Clearing the confusions on brand management and marketing overlap
Updated: Sep 10, 2020
Want to run a successful, profitable restaurant? We hope you have a strong stomach. Like many other new businesses, the failure rate is exceptionally high. According to CNBC, “Around 60 percent of new restaurants fail within the first year, and nearly 80 percent shutter before their fifth anniversary.”
However, if done right there can be huge returns. This year alone restaurants are collectively predicted to clear upwards of $783 billion, and it’s the seventh straight year of growth for the industry.
At first, we have noticed that restaurant owners who come to us take brand management and marketing as one.
But it is not. There are differences and us at team ekaart is here to help you and guide you through the same.
Let’s get this clear!
WHAT IS BRAND MANAGEMENT?
First things first. What is brand management and how does it work?
Brand management is the deliberate presentation of your business to the world. It’s how you communicate who you are and what you do, how you live up to the promises you make in your advertising, and how you set yourself apart from your competitors. Overall, brand management helps customers know what to expect from you through a combination of factors: everything from your logo to your uniforms to your website, service, and– of course – your food. Brand management touches every part of your business.
And now what is the difference between marketing and brand management?
Some people like to say one push (marketing) and one pulls (brand management). A marketing plan might include offering $5 appetizers every Friday from 4–7 pm, to push that specific menu category to potential customers. On the other hand, a brand management strategy, says a steady stream of behind-the-scenes posts on Instagram, is designed to establish a following for your restaurant that indirectly pulls customers to your venue and all its menu items.
Brand management goes beyond individual transactions to inspire customer trust and loyalty with every interaction customers have with your restaurant, at your venue, online– everywhere. Your brand is your identity.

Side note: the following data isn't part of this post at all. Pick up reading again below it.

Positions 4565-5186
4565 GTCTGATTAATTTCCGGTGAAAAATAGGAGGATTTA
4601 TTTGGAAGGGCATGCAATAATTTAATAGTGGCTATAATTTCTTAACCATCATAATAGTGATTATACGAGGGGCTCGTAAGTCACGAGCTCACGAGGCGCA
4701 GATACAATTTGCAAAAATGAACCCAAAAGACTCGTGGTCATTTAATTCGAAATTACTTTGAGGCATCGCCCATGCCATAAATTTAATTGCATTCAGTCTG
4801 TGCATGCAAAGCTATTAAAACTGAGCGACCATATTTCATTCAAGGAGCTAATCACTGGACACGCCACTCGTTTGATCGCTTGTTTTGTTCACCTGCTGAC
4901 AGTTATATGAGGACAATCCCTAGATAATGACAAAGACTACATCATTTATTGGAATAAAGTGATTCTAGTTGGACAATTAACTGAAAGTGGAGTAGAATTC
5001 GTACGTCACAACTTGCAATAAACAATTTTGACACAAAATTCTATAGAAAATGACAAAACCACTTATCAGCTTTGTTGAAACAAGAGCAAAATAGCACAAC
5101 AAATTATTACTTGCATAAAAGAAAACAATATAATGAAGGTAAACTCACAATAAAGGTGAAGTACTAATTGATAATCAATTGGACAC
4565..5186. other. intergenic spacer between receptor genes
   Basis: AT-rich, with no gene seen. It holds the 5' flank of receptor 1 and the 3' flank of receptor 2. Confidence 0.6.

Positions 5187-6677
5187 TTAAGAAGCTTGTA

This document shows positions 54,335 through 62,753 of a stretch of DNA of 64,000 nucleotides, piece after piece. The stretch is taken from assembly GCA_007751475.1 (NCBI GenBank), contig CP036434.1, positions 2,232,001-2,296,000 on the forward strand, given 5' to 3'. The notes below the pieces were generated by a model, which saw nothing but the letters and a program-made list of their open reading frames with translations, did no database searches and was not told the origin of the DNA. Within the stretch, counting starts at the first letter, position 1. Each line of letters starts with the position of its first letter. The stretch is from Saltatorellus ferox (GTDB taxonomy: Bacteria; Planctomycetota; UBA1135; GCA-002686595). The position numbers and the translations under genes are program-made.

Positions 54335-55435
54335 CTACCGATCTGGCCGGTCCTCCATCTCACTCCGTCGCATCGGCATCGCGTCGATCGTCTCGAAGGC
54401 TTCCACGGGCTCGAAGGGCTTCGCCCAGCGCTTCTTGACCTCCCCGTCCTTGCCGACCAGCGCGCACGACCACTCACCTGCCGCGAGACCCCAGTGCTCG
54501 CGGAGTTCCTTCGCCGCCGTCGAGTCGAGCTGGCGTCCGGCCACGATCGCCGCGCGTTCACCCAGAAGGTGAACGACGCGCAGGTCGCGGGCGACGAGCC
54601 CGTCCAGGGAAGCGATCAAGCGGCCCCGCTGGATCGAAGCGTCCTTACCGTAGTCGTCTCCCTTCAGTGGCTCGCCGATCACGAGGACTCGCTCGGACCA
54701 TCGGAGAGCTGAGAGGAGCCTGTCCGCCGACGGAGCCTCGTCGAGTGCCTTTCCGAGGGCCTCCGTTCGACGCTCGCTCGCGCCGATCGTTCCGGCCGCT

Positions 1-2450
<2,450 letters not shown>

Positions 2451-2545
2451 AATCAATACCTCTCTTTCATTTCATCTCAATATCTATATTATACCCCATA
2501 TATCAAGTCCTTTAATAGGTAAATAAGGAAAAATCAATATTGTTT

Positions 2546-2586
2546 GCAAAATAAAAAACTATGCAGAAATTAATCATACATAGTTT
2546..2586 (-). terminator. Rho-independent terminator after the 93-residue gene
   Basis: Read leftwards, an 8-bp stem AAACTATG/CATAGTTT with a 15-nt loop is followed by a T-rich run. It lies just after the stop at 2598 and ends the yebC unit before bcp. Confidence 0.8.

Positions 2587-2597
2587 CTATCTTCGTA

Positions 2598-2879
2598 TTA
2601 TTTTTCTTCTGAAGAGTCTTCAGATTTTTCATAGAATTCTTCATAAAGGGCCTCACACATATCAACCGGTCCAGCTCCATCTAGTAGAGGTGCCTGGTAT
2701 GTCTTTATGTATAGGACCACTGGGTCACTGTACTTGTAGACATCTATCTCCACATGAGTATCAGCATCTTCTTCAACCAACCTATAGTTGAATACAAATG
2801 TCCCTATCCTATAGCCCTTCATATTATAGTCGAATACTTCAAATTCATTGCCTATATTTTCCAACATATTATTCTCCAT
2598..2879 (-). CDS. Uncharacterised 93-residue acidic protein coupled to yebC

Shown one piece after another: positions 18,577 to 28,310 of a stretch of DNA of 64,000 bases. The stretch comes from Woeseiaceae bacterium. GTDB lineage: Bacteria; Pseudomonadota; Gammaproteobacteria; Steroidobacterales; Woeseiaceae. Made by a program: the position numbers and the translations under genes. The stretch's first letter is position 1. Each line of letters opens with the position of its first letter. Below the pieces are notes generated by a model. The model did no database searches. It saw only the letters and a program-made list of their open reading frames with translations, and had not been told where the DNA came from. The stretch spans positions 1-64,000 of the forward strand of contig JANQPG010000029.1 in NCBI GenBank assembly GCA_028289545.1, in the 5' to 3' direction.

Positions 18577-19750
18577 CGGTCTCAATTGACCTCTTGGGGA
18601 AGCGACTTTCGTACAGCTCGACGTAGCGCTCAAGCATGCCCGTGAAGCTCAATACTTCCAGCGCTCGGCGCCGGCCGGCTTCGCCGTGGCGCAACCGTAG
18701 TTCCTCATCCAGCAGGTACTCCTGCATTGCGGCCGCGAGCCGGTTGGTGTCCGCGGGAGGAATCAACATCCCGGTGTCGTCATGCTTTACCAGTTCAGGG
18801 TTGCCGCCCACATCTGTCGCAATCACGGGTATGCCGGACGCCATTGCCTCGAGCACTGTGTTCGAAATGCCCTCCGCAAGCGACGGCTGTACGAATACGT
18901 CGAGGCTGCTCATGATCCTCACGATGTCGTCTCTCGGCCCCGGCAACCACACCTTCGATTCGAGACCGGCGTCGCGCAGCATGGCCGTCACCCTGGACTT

You’re managing your brand every time you answer the phone, build a menu, choose suppliers, and train your employees. You’re even managing your brand when you clean your washrooms! These are all ways customer experiences and perceives your brand.
The more strategic you can be when managing your brand, the more control you have over the customer experience and the success of your business.
Now, let’s get tactical, people.
In a nutshell, branding is who you are— and marketing is how you build awareness. Branding is your strategy, while marketing encompasses your tactical goals. In order to determine who your brand is, you need to ask yourself several questions. Questions that go beyond industry generalizations, and services or products offered and also questions to determine who you are as a company, and more importantly, who you are as a brand. The questions below are an excellent place to begin:
What are your core principles and values?
What is your mission statement?
What inspired you to build your business?
Why do you want to offer your products or services to your target audience?
What makes you unique?
What is your internal company culture?
What is your professional sense of style?
What are your communication characteristics?
What do you want to come to mind when someone hears your business name?
How do you want people to feel when they think of your business?
How do you want customers to describe you as a company?
Answering the questions above will help you to understand the difference between branding and marketing. Invest your time in providing elaborate answers, and bounce them off your colleagues and professional mentors. What you will notice, is that all of the questions are related to your internal operations and your internal culture. Therefore, what you build on the inside, is what will emanate externally.
Your branding will cultivate what your consumers can expect of you, and what they will experience when they utilize your products or services. By clearly defining who you are, your branding can then be utilized to precede and underlie your marketing efforts— both today and for years to come.
Please don’t mess it up with Marketing.